There is a remedy. Create boundaries with your parents and insist your boundaries be respected and protect your own heart. Recognize that when you live in a battlefield you must wear a suit of amour sulz.

    Tell them they are making you sick inside. Tell them you will listen to no more and then turn on your heel and exit. Do this consistently over and over again and eventually you will gain confidence in your ability to take care of your inner self to protect your scared heart from harm.

    How do I know this? I am the eldest child of two very dysfunctional parents who acted they way you describe. I unwittingly became the only child out of five who was the target of the spiteful outpouring from the foul and hurtful mouths of both parents. I thought I would go crazy so I spoke to a school counsellor and she helped me learn how to draw the line, hide away my sacred heart and stick to my position.

    It took a long time but eventually both parents understood that if they started with me again I would firmly but without shouting state my mantra and then leave the room.

    “Stop. You are showing that you do not respect me when you act like this. Stop because when you do this I feel my respect for you fade away. Stop hurting me. Stop making me sick. Go and get the help you need to heal your marriage from professionals.”

    My parents never did get professional help but they learned that I would not listen to their crap. And most of all I learned to be strong inside. They also learned that if they pulled any of this stuff in my home my husband would stand up beside me and we would go and get their coats, thank them for visiting and tell them to come back when they had sorted themselves out.

    Take care of your sacred heart sulz and keep your hope alive. I have a happy marriage and will have one too.

    Best wishes little one.

    sulz: the highlighted phrases in your comment just describes self’s situation perfectly. your advice is highly appreciated; am not as brave as to tell parents that, but am going to start walking away and just not saying anything when it happens in future. even if they don’t get the hint, at least will not be shit upon anymore.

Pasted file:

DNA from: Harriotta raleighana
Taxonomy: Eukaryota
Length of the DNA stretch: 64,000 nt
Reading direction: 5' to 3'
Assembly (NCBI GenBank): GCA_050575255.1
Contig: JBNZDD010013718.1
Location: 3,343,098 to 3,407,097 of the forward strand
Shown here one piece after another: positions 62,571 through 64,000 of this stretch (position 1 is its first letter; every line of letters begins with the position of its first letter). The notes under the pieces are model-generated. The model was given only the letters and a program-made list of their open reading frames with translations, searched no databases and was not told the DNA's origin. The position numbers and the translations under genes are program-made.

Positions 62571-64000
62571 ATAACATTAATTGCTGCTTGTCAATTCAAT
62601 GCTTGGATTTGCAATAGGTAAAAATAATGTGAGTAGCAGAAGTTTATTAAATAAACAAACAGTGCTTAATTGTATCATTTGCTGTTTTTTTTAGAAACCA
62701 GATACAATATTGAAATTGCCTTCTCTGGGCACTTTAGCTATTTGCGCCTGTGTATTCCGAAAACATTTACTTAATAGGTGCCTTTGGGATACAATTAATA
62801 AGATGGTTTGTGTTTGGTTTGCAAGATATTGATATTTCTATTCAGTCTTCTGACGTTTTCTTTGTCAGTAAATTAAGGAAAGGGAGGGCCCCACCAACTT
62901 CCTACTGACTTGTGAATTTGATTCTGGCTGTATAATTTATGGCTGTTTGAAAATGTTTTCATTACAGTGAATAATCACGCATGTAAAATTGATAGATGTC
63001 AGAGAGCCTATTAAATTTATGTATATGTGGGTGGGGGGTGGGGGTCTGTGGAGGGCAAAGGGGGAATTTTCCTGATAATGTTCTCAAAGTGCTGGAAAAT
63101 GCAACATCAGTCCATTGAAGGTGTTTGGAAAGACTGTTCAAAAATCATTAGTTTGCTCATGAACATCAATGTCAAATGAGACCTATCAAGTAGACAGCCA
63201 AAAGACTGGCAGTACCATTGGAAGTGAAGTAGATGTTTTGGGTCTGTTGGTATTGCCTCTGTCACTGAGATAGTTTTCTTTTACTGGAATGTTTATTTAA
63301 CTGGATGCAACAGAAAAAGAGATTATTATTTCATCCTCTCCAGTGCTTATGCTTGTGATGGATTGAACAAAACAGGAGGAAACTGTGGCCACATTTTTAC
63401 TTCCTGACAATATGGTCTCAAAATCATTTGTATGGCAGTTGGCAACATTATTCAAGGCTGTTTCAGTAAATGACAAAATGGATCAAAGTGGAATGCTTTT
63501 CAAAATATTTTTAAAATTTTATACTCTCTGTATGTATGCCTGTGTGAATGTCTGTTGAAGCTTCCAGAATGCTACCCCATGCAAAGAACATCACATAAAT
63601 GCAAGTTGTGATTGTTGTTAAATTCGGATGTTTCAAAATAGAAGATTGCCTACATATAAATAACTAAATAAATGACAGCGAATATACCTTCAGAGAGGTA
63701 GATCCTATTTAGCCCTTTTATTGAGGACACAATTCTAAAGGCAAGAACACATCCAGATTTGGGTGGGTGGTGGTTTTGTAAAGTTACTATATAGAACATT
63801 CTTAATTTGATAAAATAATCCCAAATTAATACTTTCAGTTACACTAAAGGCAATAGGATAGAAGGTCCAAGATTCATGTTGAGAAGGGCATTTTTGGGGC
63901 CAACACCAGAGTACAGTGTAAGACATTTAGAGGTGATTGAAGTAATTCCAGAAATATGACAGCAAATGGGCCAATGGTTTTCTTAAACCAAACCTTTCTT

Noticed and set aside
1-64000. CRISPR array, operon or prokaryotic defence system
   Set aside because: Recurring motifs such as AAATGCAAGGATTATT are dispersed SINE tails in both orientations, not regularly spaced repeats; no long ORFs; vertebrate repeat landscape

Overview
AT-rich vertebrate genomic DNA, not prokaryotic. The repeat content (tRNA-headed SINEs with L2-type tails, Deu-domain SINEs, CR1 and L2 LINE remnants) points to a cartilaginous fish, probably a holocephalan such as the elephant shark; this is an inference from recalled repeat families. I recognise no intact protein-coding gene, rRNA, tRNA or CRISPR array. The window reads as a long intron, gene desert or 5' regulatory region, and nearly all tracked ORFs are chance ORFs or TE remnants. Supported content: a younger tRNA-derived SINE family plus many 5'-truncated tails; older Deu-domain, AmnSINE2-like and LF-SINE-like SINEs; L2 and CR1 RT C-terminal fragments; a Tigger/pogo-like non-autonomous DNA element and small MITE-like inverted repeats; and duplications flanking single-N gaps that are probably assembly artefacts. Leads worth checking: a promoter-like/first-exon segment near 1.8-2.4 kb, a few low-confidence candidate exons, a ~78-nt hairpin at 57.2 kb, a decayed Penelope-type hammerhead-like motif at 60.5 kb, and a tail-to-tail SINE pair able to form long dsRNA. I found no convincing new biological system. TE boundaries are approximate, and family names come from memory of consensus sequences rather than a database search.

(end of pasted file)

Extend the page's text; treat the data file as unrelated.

4. Been There said:

    This thread is old but I’ve been there too. I was my mother’s emotional vomit catcher. She had been the oldest in a family of nine and probably underwent sexual abuse for a decade or more before the next girl was old enough for the old man (30 something) to start on. She could never deal with that rage so whenever she got stressed and triggered over money or such then Dad would retreat and I’d be stuck as her “mate” to clean up or catch all her emotional vomiting. I carried that crap for years. Finally, way into my 40’s, I received some counseling and started to healthily dump my mother’s emotional junk from my life. I think Time Thief has given some good advice about setting down boundaries, telling the folks that their illness is making you sick and then walking away. Don’t sit there and let them dump on you. Another phrase to offer would be, “I care about you, I love you, but I really don’t have the skill or experience to help you with your problems. I really think you need to find a professional counselor to talk to. Love you, but I’ve gotta run.” And, make yourself an imaginary raincoat so that in those times when you can’t get away, put that coat on, totally cover yourself and your sacred heart up with it and when the parents are done with their “sharing” or emotional vomiting due to their being emotionally unhealthy, then see all the crap on the rain coat and you being able to get out from under the raincoat with not a bit of the crap on you and walk away. One last point — this is their crap or s**t. Don’t take it on as yours. They need to grow up and take ownership of their own lives and their toxic emotions which leads back to repeatedly, like a broken record, saying, “I love you, I care about you but I AM NOT a professional counselor; please, for your health and mine, make an appointment to see one as soon as possible.”